April 23, 2020

Is Asthma Inherited?

are allergies genetic

Yes, asthma can be inherited, but that isn’t always the case. What’s passed down is a higher tendency towards developing asthma. If one or both parents have asthma, a child’s likelihood of developing asthma is greater, but it’s not guaranteed that they will get it.

How Is Asthma Inherited?

Like other diseases, asthma likely results from both a tendency present in the genes and exposure to environmental factors, such as smoke, pollution or other airborne particles. According to a CDC report, a child with one parent who has asthma is three to six times more likely to develop asthma. If both parents have asthma, a child has a 70% chance of developing it.

Like other diseases, asthma likely results from both a tendency present in the genes and exposure to environmental factors.

Genetic Factors of Asthma

More than a hundred different genes have been linked to asthma and small changes in those genes can increase a person’s chance of getting asthma. It’s important to note that a person can have versions of the genes associated with asthma and still not get asthma. These are some of the genes that are tied to the genetic causes of asthma:

  • ADAM33. This gene influences lung development in early life and can affect how people exhale and breathe. Changes in this gene have been linked to asthma and other respiratory diseases.
  • IL-4. This gene stimulates the production of IgE antibodies, which are produced by the immune system as a response to allergens, causing allergic reactions.
  • TGFβ-1. This gene affects inflammation and changes in this particular gene are associated with an increased risk of getting asthma. Other versions of this gene can be slightly protective against asthma.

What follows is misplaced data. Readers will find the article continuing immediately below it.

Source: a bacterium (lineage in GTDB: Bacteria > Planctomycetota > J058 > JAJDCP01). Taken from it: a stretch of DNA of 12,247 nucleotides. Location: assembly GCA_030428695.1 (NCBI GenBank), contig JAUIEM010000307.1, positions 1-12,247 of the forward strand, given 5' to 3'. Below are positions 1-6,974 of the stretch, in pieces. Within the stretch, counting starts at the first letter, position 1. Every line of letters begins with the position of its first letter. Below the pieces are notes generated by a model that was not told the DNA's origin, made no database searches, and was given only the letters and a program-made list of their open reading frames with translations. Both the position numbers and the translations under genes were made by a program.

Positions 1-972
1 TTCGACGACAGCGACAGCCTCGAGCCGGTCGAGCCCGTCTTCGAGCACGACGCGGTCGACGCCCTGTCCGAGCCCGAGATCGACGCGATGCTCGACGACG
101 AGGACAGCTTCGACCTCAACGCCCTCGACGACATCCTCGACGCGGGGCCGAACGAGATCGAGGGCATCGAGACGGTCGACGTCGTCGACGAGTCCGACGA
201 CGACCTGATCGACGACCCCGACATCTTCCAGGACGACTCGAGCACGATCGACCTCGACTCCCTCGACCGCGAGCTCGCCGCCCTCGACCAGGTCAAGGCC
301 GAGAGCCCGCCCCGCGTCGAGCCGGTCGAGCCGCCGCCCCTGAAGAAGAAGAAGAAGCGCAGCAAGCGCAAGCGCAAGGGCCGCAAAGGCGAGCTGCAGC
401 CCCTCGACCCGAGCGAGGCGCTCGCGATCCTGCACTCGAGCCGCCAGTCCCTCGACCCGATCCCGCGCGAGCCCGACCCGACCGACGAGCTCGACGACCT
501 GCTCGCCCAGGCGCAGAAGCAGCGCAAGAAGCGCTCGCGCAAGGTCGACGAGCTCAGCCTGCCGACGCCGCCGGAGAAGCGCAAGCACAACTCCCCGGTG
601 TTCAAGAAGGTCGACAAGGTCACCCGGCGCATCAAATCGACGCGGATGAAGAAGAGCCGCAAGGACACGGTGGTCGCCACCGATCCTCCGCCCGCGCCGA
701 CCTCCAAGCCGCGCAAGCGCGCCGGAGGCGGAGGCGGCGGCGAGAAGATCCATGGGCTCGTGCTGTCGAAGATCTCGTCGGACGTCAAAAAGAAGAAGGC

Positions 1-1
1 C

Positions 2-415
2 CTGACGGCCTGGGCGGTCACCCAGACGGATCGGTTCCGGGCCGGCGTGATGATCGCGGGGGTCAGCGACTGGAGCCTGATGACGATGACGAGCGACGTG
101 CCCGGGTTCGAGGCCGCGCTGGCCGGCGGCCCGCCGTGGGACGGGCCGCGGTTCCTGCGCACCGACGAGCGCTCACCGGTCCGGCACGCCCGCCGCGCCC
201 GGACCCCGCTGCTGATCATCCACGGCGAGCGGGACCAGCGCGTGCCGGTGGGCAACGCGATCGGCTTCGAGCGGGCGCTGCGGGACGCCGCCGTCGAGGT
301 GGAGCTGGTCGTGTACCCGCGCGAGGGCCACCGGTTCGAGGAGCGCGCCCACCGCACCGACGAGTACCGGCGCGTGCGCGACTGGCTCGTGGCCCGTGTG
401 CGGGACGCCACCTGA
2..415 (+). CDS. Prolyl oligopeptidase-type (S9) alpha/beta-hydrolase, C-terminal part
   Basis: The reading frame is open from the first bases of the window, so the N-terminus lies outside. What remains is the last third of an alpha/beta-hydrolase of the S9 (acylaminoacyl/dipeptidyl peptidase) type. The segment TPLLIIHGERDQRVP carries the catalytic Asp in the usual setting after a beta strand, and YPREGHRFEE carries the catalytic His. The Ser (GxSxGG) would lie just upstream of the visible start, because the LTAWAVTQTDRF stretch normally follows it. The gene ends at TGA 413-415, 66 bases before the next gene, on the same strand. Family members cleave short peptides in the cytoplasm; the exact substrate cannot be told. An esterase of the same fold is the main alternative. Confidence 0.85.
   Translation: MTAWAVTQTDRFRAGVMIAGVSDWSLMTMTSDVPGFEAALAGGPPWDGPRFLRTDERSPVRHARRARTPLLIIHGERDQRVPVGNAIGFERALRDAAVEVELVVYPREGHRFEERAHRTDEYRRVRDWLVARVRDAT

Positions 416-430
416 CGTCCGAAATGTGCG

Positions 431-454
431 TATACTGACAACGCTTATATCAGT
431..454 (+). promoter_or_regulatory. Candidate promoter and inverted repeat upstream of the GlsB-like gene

Because environmental factors are also a large factor in whether or not you’ll develop asthma, it’s not possible to rely solely on genetic factors.

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Environmental Factors of Asthma

Many of the things we come into contact with every day can lead to asthma. Some of these asthma triggers include:

  • Cigarette smoke
  • Mold
  • Fumes from household cleaners
  • Fumes from paint
  • Pollution
  • Sulfur dioxide
  • Nitrogen oxide
  • Cold temperatures
  • High humidity

Gas stoves are the primary source of nitrogen dioxide, which can cause wheezing, breathlessness, asthma attacks, and hay fever more often than in households that use other methods to cook.

Cigarette smoking is linked to an increased risk of developing asthma, especially in adolescents. Second-hand smoke is also linked to asthma development early in life.

Asthma Treatment at Baptist Health

If you’re experiencing asthma symptoms, seek treatment at Baptist Health.

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